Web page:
Joel Mowbray

While President Bush could be making a lasting—and to conservatives, positive—impression on the Supreme Court he has already started reframing the biggest issue of the day, the war on terror, by calling it what it is: a war on radical Islam.

Not only does he need to continue to do so, but he would be wise to take the lead on something that should have been done long ago: linking the Islamic terror that Israel faces with the Islamic terrorism that has struck elsewhere, from New York to London to Bali.

In a surprisingly little-heralded speech last month, Bush for the first time went beyond calling the enemy “terrorists" or “evil-doers.”  He said, “Some call this evil Islamic radicalism; others, militant Jihadism; still others, Islamo-fascism.” 

Though he gave the necessary disclaimer that the enemy does not represent Islam, Bush then spelled out—in a way he has not before—the enemy’s ultimate goal.  “This form of radicalism exploits Islam to serve a violent, political vision: the establishment, by terrorism and subversion and insurgency, of a totalitarian empire that denies all political and religious freedom.”

The few who noticed Bush’s speech hailed its potential significance as a turning point in the War on Terror.  Not coincidentally, the address came just a few months after the silliness where many in the administration wanted to change the name of the worldwide war to the Global Struggle Against Violent Extremism, or GSAVE.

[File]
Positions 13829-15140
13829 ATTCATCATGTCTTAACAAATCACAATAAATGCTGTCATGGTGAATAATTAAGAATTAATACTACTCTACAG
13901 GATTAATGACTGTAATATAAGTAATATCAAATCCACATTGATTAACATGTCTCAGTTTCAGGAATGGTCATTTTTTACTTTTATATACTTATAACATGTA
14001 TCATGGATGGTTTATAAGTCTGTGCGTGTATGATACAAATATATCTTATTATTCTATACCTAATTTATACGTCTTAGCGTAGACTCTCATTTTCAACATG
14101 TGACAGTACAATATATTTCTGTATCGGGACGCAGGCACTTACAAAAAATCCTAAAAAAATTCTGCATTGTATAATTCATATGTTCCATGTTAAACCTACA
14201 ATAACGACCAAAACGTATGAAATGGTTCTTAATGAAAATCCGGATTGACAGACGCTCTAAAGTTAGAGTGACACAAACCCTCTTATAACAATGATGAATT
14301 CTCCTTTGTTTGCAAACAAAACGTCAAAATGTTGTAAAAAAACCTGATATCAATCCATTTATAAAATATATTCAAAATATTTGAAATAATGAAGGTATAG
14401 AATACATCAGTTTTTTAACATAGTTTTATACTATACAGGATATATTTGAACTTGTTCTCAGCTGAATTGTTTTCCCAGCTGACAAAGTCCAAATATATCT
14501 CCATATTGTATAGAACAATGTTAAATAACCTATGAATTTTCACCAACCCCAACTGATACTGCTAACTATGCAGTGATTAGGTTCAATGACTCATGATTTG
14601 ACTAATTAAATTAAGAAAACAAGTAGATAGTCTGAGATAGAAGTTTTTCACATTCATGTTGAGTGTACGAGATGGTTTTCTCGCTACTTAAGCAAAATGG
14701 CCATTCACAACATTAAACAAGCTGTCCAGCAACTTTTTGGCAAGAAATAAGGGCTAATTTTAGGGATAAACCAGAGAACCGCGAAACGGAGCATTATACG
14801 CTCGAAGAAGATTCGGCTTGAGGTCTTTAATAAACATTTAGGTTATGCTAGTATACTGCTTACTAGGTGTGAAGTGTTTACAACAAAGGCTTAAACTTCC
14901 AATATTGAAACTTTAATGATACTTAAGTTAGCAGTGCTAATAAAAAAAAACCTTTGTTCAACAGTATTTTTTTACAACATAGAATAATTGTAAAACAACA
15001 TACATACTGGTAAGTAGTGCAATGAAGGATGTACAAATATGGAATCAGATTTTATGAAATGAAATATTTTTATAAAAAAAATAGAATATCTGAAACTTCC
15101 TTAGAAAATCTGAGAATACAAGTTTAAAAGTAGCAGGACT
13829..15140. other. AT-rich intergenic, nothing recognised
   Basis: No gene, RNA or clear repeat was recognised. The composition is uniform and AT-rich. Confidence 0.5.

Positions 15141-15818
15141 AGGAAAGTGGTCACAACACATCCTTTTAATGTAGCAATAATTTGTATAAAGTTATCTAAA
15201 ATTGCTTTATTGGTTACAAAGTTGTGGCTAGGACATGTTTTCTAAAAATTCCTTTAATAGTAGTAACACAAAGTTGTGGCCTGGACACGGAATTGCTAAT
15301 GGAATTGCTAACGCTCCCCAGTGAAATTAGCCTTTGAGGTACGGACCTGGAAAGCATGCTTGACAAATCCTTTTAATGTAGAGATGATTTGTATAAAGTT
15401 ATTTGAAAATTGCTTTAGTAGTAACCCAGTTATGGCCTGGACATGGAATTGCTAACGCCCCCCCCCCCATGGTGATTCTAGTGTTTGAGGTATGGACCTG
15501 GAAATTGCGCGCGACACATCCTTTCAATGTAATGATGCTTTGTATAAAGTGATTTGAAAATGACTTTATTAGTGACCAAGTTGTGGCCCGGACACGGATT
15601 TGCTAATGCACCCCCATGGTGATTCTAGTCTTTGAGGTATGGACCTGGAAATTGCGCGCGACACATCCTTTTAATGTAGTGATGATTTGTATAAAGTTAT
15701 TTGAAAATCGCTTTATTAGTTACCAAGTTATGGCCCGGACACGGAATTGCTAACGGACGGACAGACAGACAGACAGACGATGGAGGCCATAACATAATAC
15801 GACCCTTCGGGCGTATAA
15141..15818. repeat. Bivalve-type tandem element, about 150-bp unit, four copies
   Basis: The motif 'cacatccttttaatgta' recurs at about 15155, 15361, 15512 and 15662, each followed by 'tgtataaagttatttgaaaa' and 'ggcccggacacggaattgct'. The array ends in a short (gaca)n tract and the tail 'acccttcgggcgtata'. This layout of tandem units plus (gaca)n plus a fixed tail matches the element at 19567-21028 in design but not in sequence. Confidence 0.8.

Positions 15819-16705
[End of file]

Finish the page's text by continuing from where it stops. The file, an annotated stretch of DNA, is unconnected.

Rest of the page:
Though no doubt some bureaucrats were quite proud of the two-syllable acronym, GSAVE had the same basic problem as the label we’ve been using all along: it only hints at what we’re up against.  Which is why Bush’s October 6 speech was so important.

Without any context, the War on Terror seems like little more than a patchwork of military actions in various, far-flung regions around the world.  But understanding that the ideology of Islam is the link between al Qaeda, its loosely affiliated offshoots, and other Islamic terrorist organizations better presents the enormity of what we are facing.  It also makes clear that military action alone will never be enough.

Yet as brilliant as Bush’s speech was, just two weeks later he ignored its central premise when Palestinian leader Mahmoud Abbas came to town.  With Abbas at his side, Bush urged Arafat's long-time right-hand man to “confront the threat that armed gangs pose to a genuinely democratic Palestine.”

Joel Mowbray

Joel Mowbray, who got his start with, is an award-winning investigative journalist, nationally-syndicated columnist and author of Dangerous Diplomacy: How the State Department Threatens America's Security.

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